I write and speak a lot about entrepreneurship, because my purpose and mission is to promote freedom.
I was recently asked whether my real focus is entrepreneurship or freedom, and I responded that they are the same topic. The other person in the conversation was surprised, but after we talked she seemed convinced.
I think a lot of modern people don’t automatically grasp the connection between ownership and freedom, but it is real. History is very clear on this point.
The reason for this is actually somewhat obvious. The central values of success in both arenas are almost identical.
Entrepreneurs succeed when they embrace and embody the values of initiative, innovation, ingenuity, integrity, frugality, tenacity and teamwork, among others. Remove any of these, and entrepreneurialism declines.
These are also precisely the values that are present when free societies flourish. Take these away, individually or severally, and freedom decreases.
Not every entrepreneur promotes freedom, of course, and some even make choices that are hostile to freedom.
But over time a large number of entrepreneurs are always necessary for societal success, prosperity, progress and widespread freedom.
Moreover, long-term exercise of these values tends to increase a person’s skill and understanding of both entrepreneurship and freedom.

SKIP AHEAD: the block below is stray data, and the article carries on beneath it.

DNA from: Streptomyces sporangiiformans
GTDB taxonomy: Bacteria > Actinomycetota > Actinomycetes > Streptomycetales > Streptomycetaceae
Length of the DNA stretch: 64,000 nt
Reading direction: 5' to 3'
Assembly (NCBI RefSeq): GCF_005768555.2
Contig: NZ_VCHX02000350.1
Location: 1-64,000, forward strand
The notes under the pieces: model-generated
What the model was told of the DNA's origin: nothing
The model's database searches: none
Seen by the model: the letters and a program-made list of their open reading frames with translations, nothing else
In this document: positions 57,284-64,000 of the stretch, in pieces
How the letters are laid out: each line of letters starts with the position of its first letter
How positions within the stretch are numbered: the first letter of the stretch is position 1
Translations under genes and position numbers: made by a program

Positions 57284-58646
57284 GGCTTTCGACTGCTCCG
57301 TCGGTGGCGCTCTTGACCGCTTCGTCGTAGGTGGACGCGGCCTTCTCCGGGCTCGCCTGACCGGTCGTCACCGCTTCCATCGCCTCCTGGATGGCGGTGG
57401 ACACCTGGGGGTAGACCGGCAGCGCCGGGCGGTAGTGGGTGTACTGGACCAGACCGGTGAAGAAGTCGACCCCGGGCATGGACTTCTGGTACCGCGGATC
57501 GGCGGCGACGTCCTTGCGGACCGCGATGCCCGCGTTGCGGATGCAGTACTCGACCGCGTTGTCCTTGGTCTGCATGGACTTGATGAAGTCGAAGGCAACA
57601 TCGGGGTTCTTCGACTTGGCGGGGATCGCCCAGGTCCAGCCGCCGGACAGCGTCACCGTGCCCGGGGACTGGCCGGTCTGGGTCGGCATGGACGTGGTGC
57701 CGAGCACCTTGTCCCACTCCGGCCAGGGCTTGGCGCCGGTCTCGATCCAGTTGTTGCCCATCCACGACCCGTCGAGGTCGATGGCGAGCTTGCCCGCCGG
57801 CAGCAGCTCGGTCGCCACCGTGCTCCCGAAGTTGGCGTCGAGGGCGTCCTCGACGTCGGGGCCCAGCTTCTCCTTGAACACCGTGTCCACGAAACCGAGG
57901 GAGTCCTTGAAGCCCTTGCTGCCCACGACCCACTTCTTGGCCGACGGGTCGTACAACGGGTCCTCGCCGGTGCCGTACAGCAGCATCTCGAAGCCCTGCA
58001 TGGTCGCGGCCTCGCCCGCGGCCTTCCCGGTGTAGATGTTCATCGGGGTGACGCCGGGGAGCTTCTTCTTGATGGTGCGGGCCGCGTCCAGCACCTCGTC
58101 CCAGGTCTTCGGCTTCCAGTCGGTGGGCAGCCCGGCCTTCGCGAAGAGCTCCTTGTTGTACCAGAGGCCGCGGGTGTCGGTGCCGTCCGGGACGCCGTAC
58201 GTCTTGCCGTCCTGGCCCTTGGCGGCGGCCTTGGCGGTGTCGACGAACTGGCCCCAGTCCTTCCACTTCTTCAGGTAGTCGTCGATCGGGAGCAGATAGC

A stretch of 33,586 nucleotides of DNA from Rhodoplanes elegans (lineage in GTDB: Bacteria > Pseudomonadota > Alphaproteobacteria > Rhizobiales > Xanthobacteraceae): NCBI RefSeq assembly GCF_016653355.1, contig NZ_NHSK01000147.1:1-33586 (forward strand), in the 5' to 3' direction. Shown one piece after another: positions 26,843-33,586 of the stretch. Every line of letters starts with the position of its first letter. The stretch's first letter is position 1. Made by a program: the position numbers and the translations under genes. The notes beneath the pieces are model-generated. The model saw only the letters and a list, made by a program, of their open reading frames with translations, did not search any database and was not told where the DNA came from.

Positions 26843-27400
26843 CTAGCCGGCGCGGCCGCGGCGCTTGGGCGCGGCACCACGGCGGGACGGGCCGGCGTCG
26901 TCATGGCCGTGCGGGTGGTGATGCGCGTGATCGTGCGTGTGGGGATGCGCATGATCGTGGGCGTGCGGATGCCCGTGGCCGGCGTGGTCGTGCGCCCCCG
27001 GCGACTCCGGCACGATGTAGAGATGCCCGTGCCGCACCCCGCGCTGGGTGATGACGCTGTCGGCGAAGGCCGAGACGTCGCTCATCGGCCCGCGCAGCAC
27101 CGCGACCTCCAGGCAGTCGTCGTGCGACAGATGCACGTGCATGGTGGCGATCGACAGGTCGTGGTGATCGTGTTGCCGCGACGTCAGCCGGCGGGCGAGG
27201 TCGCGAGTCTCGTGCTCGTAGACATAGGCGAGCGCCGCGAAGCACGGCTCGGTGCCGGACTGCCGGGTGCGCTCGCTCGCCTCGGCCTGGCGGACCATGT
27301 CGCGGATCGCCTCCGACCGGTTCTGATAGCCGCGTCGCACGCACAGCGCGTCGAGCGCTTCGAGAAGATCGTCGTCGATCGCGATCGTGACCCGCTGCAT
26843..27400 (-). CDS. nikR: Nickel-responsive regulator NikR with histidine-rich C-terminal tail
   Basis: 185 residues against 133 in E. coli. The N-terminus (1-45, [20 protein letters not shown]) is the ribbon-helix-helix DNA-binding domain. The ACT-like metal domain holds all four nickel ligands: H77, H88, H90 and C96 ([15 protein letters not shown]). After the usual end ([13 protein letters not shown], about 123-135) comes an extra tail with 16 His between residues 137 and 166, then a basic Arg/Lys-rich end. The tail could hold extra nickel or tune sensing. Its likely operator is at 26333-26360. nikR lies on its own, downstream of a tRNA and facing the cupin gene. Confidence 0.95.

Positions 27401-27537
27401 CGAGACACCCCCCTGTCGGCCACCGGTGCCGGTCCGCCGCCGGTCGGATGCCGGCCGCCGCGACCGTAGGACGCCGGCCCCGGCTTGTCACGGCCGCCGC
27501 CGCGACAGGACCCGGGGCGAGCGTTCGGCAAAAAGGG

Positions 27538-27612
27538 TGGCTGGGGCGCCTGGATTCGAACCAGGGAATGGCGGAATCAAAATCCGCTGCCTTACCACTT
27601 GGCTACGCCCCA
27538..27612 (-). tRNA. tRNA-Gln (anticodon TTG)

One name for a person or group that exemplifies all of these values is, simply, “enterprising.” And enterprise drives both commerce and liberty.
Without voluntary enterprise no nation experiences great progress, and the most enterprising of people in any nation naturally engage in entrepreneurialism.
Take entrepreneurs out of a society, and enterprise disappears — along with innovation, progress and eventually freedom.
In contrast, put a large number of successful entrepreneurs in a struggling or enslaved society and they will inevitably risk everything to promote real change and freedom.
If they fail, at least the society tried to obtain freedom. If they succeed, freedom flourishes.
Sadly, as freedom in a society declines, people stop revering entrepreneurialism or encouraging their youth to embrace entrepreneurship as their life’s focus. This only speeds up the decline.
This is the current situation in modern America. As a result, now more than at any time over the past century, promoting entrepreneurship is a vital way to stand up for freedom. Moreover, unless entrepreneurship makes a significant comeback, freedom will eventually be lost.
Sadly, Washington seems committed to doing the exact opposite — consistently passing numerous regulations that increase the difficulty of entrepreneurial ventures.
The most important solution to this growing problem is to engage entrepreneurship and to teach it to the next generation.
This may seem like a simplistic viewpoint, but until we value free enterprise at a much deeper level (and help others do the same), our freedoms will continue to decline.
Oliver DeMille is the New York Times, Wall Street Journal and USA Today bestselling co-author of LeaderShift: A Call for Americans to Finally Stand Up and Lead, the co-founder of the Center for Social Leadership, and a co-creator of TJEd.
Among many other works, he is the author of A Thomas Jefferson Education: Teaching a Generation of Leaders for the 21st Century, The Coming Aristocracy, and FreedomShift: 3 Choices to Reclaim America’s Destiny.
Oliver is dedicated to promoting freedom through leadership education. He and his wife Rachel are raising their eight children in Cedar City, Utah.